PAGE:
concentrates plus a focus on omega-3 oils and supplemented omega-3 fatty acids and antioxidants can lay the groundwork for a horse that’s more equipped to handle the insult of insect bites.
The study of respiratory allergies in horses is advancing well beyond the limited understanding of decades past. A greater link between the horse’s environment and varying levels of respiratory distress has been made, leading to a change in nomenclature and stronger ties between the study of respiratory allergies in horses and humans. “We study what is now called equine asthma,” explains Cyprianna Swiderski, DVM, PhD, DACVIM, Associate Professor, Equine Medicine Department of Clinical Sciences at Mississippi State University. “And the first thing is to recognize that equine asthma is a syndrome that typically houses what was formerly known as inflammatory airway disease and also RAO, or recurrent airway obstruction.” There are two levels of severity when it comes to equine asthma, with the first being formerly known as equine inflammatory airway disease, and now referred to as mild to moderate asthma. The second was formerly regarded as RAO, and now deemed severe asthma. “With severe asthma, there are horses who go in the barn, they’re exposed to moldy hay, and that’s how they trigger that disease,” says Dr. Swiderski. Growing up in Maryland, Dr. Swiderski was shocked by the prevalence of severe asthma in the horses she saw when she moved to the southeastern United States. “These horses differed from the barn-associated disease I had grown up with, in that they experienced signs on pasture during conditions of high heat and humidity. I had never seen horses in so much distress,” she says, with a hint of sadness underlying the determination in her voice. “I’ve become passionate about equine asthma because my heart goes out to these horses that have no real way to escape from the pasture associated antigens that are triggering this disease that is chronic and progressive. Horses ultimately can die from it.”
Symptoms of the barn associated form of severe equine asthma can include nasal or ocular discharge, coughing or labored breathing and can often be greatly impacted by modest changes to a horse’s environment. “I’ll first try to get this horse away from the dust,” says Dr. Thaler. “I’ll try to get [the barn associated horses] outside the barn, have their hay soaked to minimize what they’re inhaling from it, and I’ll have my clients add the right oil to the feed.” Choosing an oil, such as omega-3-rich flax oil, can reduce the severity of the inflammatory response, while more pro-inflammatory omega-6-heavy oils, such as corn oil, can further exacerbate the problem. Beyond oils, short-term treatment with corticosteroids is commonplace to help get symptoms under control, as is the use of certain targeted nutrients for longer-term benefit. “My reason for going to nutrition is to get these horses off the corticosteroids as quickly as I can while using as little of them as I can,” says Dr. Thaler. “A lot of my show horses are pretty overweight, so for several reasons I try to use nutrition, and specifically, the Platinum Skin & Allergy formula. I use it as an adjunct to therapy and to support these horses by trying to reduce the inflammatory response.”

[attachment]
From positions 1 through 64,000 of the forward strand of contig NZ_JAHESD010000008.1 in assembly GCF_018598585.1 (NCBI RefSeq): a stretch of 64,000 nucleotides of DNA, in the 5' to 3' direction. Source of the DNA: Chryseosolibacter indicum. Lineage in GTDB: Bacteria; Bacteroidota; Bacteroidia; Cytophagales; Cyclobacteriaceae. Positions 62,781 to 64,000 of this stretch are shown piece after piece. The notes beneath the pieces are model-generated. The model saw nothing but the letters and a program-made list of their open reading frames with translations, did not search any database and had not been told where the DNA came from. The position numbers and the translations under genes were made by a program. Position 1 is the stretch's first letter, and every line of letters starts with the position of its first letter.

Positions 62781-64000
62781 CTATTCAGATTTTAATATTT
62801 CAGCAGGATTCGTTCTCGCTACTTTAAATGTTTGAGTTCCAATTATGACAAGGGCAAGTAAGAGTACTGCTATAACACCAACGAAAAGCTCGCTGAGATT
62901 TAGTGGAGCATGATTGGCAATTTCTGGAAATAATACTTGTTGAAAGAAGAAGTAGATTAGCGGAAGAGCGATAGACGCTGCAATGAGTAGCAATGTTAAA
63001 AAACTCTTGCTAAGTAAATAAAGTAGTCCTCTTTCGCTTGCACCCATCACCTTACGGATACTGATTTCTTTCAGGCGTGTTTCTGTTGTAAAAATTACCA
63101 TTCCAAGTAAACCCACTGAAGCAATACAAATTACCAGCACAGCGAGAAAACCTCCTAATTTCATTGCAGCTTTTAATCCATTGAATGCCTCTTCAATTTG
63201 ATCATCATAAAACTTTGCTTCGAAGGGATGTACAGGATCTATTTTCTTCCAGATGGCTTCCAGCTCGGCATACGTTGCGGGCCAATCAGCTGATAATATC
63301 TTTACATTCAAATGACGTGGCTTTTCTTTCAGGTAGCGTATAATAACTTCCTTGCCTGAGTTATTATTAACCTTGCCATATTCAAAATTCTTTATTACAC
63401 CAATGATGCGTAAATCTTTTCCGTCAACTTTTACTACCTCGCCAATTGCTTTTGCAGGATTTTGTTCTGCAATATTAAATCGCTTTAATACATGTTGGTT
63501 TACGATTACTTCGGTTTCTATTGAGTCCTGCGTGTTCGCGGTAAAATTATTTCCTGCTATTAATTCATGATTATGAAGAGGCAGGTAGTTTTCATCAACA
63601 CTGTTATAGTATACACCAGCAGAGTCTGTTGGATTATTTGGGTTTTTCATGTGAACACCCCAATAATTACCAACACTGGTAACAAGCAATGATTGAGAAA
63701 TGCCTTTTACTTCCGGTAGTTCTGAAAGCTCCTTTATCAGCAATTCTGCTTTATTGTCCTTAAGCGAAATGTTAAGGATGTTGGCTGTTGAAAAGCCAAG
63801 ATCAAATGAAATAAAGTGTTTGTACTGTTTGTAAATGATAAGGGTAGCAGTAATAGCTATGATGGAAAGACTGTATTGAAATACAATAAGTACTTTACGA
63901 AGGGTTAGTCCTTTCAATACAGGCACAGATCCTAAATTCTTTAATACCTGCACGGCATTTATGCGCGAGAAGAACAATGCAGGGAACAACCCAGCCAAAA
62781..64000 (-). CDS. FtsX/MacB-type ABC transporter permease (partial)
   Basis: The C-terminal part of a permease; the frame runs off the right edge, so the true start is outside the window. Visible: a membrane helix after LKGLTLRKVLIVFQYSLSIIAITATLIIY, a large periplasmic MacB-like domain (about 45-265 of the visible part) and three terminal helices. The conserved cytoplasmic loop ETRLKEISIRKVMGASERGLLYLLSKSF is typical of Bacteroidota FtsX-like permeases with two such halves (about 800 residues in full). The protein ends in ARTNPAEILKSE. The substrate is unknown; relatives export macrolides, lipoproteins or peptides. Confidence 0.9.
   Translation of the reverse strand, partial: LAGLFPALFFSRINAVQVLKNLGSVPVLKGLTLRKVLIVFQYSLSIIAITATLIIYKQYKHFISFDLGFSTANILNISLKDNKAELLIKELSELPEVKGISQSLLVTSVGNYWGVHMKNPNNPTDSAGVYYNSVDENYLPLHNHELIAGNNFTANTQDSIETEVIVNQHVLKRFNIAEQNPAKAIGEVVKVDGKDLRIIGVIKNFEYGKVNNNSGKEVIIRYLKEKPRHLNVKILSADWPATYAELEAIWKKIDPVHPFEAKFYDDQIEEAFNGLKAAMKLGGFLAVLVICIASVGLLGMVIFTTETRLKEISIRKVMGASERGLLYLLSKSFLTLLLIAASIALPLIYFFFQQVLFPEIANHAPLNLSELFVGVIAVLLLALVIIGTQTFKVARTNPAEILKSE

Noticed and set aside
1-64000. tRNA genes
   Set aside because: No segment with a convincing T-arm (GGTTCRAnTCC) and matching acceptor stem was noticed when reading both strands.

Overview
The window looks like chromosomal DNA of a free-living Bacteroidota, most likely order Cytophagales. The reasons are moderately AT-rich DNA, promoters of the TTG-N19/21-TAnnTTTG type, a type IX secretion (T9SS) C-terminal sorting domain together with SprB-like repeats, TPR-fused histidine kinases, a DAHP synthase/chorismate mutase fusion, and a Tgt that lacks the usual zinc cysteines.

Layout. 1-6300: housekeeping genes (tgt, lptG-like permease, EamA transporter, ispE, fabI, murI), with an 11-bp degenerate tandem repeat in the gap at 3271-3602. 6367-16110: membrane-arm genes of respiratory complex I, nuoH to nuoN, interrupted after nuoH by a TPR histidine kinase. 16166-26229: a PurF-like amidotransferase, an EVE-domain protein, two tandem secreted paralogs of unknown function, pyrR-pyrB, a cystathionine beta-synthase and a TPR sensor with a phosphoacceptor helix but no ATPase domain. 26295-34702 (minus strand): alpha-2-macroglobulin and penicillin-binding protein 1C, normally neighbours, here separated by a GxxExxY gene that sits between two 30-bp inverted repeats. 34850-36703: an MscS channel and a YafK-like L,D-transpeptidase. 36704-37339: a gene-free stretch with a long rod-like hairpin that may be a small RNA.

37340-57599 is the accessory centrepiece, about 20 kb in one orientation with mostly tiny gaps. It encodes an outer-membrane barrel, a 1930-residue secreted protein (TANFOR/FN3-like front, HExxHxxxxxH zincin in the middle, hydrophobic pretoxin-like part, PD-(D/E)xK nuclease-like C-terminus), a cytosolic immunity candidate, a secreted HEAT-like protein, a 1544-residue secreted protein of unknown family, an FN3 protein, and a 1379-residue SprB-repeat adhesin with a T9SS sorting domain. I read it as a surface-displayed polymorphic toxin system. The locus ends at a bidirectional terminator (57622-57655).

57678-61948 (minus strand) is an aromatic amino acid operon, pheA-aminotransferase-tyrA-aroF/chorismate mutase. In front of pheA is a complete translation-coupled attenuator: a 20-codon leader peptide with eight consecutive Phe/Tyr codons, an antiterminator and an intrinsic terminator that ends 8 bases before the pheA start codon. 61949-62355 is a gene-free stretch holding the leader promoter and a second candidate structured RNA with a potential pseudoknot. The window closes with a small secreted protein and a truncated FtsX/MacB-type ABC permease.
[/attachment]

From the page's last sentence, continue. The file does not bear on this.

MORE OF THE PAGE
The Impact of Your Horse’s Diet
Inflammation is known to play a significant role in allergic response. Horses maintaining a low level of chronic inflammation are more equipped to handle allergens while horses above the inflammatory disease threshold with unchecked chronic inflammation are more apt to experience a serious reaction in response to an allergen. Diet is perhaps one of the best ways to influence health and help manage inflammation in a horse’s body.
“A primary goal is to establish or re-establish a proper balance between the high-inflammatory omega-6 fatty acids and the low-inflammatory omega-3 fatty acids,” says Dr. Hembrooke. Oils high in omega-6 fatty acids, like corn and cottonseed, should be eliminated and replaced with low-inflammatory oils high in omega-3 fatty acids like flaxseed. Antioxidants like vitamins E and C may help with repair of damaged tissue. Also, these antioxidants can help with the internal inflammatory state. Oxidation and inflammation are intertwined. If there is a strong immune response, then there is going to be an increased production of free radical species that can be mediated with antioxidants. Quercetin is a powerful polyphenolic antioxidant that offers further support for allergies by naturally inhibiting the release of histamine. Pro- and prebiotics should also be considered as they will
“I remind my clients how much it costs to have me come out to treat their horse for hives compared to how much it costs to practice proactive care and use the Platinum formulas I recommend.”
Kim Gill-Favier, DVM
support a healthy gut microbial population that is going to then support a healthy immune state.